Implementing a wide variety of industrial materials, this tableau of ten figures is a meditation on an individual’s relationship to its home or the physical circumstances it might call home. The eighteenth-century idea of sublime nature, beautiful in form and menacing in action, is supplanted by an altered nature made menacing by the unrelenting consistency of our own actions. These sculpture’s anthropomorphized whimsical image in popular culture is in direct contrast to their physiology and morphology as intricately evolved beings in a complex web of life.
At first glance, the figures are a bee and honeycomb, an ant and hill, a termite and wood, a moth and a cocoon and a snail and a shell. On closer examination, their storybook image is slightly skewed. The skins of the five characters are transposed into material states that suggest other orders of being. For instance, the story of the busy bee opposes current scientific findings of colony collapse syndrome that we can understand as the results of our intervention in the bee’s complex set of social and material relationships. This is visually and physically conveyed through rendering the creature in industrial materials, the blue urethane honeycomb and red hairy pop art patterning on the bee’s wax of the bee are extraordinary. Each intervention materially and energetically suggests that there is another emergent order of existence that is contrary to the one we think we know.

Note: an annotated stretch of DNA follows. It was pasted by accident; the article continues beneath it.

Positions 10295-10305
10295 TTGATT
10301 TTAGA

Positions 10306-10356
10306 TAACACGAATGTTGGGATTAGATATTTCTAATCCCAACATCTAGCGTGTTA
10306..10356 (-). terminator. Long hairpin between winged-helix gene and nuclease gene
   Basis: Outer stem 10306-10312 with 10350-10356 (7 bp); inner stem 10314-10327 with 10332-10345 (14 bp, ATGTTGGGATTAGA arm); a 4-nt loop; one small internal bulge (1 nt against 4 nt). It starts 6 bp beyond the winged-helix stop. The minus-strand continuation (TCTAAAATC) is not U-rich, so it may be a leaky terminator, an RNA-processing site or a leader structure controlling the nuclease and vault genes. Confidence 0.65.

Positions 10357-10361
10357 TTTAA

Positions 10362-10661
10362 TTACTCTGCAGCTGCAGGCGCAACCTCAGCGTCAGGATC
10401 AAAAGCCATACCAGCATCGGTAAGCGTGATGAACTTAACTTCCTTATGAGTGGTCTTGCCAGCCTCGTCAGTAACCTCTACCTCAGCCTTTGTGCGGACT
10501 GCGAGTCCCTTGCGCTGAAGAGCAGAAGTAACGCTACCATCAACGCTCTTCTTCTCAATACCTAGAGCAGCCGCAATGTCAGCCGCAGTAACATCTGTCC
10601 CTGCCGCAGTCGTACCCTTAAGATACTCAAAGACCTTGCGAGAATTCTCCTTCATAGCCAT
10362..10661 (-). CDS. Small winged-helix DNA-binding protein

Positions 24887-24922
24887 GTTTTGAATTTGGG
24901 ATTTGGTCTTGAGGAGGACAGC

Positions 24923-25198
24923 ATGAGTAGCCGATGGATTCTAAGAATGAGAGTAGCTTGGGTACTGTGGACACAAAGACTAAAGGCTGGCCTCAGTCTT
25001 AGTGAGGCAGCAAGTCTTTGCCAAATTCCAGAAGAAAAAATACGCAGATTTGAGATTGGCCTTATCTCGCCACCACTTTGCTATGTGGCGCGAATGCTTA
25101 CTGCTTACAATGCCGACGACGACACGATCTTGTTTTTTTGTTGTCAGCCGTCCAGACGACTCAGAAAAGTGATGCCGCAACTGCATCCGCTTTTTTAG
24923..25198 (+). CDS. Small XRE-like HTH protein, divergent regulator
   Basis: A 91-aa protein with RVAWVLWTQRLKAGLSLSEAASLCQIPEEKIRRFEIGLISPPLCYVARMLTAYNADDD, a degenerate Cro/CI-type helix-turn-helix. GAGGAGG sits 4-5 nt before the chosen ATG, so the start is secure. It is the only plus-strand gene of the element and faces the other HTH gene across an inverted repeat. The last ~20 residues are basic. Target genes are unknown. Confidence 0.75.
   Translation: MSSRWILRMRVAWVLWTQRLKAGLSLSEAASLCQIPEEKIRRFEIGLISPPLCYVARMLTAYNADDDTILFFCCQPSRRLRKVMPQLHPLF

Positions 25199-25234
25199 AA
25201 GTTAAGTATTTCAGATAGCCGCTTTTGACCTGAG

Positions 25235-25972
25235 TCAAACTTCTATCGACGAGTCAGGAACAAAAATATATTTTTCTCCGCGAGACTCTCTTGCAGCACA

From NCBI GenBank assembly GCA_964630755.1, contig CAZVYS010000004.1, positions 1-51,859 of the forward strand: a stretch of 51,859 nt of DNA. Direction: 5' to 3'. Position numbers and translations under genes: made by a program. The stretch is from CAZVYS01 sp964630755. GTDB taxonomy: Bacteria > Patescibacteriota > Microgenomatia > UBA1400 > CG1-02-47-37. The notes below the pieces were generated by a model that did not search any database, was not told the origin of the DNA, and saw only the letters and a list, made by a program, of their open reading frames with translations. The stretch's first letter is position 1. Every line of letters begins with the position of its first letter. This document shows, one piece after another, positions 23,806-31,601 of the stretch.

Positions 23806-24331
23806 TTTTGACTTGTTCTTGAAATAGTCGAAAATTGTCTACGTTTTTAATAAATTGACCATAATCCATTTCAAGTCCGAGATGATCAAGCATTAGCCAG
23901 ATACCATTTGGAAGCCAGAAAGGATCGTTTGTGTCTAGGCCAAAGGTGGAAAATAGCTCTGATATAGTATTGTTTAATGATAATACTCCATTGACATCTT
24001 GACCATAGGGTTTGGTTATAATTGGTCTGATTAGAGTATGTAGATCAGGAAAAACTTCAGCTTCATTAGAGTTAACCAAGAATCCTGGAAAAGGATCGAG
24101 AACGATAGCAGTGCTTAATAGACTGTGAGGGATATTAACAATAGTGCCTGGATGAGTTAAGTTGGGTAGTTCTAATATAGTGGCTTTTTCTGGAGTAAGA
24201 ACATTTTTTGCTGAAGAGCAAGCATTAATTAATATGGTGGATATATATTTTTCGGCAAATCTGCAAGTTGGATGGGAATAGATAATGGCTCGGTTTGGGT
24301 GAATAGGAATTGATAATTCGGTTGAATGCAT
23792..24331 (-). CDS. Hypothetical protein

The materials that are out of place, that are removed from their natural cycles of deterioration and regeneration are what we call pollution. Arguably most of the change is what we don’t see, or are not aware of because it happens slowly and out or our view. Honeybee colony collapse has not affected us yet and is not something we can see happening but will have worldwide environmental ramifications, as it escalates. Through the exhibition of Being and Home, it is my hope to visually raise awareness about how our use of materials impacts the planet and the growing need to be educated toward conservation measures. Being and Home is considered one artwork and has been installed on a wall that is 27’ wide and 16’ high. As a field of figures, their presence and position are measured as much by their stories as by the energetic qualities of their materiality.